From 1997-2004 researcher Inge Sanmyia, Ph.D. created historical long-term and short term displays for the Western Fair association and also wrote it’s history in a book entitled A Celebration of Excellence: The history of the Western Fair. At one time the Western Fair Association had a museum and archive but unfortunately, it appears to have been closed to the public a few years ago. To date, no plans seem to be under way to re-open the museum.

During past years the fair used all sorts of different means to celebrate it’s success and promote itself with commemorative medals, maps of London, postcards and other memorabilia.

It’s over for this season, but I’d love to see a future fair include a permanent exhibit or area that pays tribute to its past. But this year there was no sign of any such display or historical references in public spaces, at least that I could see. Even if this has already been done before, an official display or history installation would be a great way for the Western Fair to celebrate it’s longstanding place in  our community and educate Londoners of all ages. Besides, history is fun and exciting too!

Note: The historical pictures included in this post are from the public domain.

Only MisstoricalFiction would bring home Dracula from the fair! Don’t you like my prize?

Fun historic outings

It was a busy summer, but luckily I was still able to fit in some great local history outings here in London, Ontario.

Tea on the lawn at Eldon House is always a treat. The season is now over but I managed to pop in just before it ended and enjoyed a shady spot on the lawn under the magnolia tree. I usually try to attend once a year for their outdoor tea program because the scones are lovely and the tea is delicious. This year featured homemade iced tea which was very refreshing. Strawberry and raspberry jam went perfectly with all. I wish I could have gone more often 😦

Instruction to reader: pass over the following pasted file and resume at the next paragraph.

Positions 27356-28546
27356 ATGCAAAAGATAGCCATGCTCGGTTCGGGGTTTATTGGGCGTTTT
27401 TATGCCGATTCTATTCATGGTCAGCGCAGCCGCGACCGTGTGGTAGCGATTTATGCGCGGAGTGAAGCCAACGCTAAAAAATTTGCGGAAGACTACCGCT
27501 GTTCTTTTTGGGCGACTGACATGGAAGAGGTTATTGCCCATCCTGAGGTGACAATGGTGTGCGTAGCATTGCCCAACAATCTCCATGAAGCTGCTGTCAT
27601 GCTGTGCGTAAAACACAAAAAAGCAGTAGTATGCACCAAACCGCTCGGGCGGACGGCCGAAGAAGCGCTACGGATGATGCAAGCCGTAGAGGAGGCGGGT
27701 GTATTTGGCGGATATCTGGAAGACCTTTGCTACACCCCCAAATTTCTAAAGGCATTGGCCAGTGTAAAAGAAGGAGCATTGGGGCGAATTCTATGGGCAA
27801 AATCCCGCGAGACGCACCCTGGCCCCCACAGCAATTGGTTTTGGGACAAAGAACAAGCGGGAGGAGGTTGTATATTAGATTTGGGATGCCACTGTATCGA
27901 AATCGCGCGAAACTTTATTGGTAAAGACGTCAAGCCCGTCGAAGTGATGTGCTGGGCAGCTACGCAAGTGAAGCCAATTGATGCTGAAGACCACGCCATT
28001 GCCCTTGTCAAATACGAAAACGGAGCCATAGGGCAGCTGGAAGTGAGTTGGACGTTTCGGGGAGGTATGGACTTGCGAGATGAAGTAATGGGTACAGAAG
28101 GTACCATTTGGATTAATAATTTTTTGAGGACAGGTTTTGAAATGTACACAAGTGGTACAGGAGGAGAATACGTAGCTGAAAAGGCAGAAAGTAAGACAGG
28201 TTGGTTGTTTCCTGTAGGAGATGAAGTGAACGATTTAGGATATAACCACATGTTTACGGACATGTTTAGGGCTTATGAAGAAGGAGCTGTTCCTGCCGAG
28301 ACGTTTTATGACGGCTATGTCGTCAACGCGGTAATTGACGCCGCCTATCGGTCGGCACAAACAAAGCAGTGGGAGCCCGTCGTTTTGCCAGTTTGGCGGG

If you haven’t visited for a tour or for tea, be sure to put it on next summer’s bucket list! Should you prefer an autumn outing, Eldon House has great programs on during the fall as well. Visit them for a tour, a workshop, or as part of the Doors Open London weekend later this month.

Summer Tea Program
July 3 to September 2
Tuesday through Sunday
2:00 to 4:00 pm
Cost: $7 for tea, $10 for tea and house tour

Other historic event highlights

June 9 – Historic Woodfield neighborhood had its annual street fair. Each year they shut down the street and have horse and carriage tours, music, Victorian games and more.

June 14 – Red Antiquities building had its open house. What a great milestone after all the hard work, fund-raising and renovations. I didn’t get to attend but the place looks fantastic!

July 4 – Great Gatsby Gala at the Elsie Perrin Williams estate. This event always looks like such a blast and the estate is a fun place to explore. Check out the photos!

Just having a root beer with an officer!

Fun at Fanshawe Pioneer Village

Earlier this summer I also ventured out to Fanshawe Pioneer Village.

The village always has something going on, especially during holiday weekends. You can visit with the historical interpreters, explore the buildings or shop in the old hardware store.

Here are some highlights from my visit, but don’t take my word for it, they’ve got all kinds of great events lined up for this fall right up to December!

Lace-work by historical interpreters

The Orange Lodge

Jason Rip as the phrenologist with his subject!

The London Free Press building exhibit

Douglas Teeter explains early printing tools

Paul Peel’s childhood home

Getting all cranked up about history!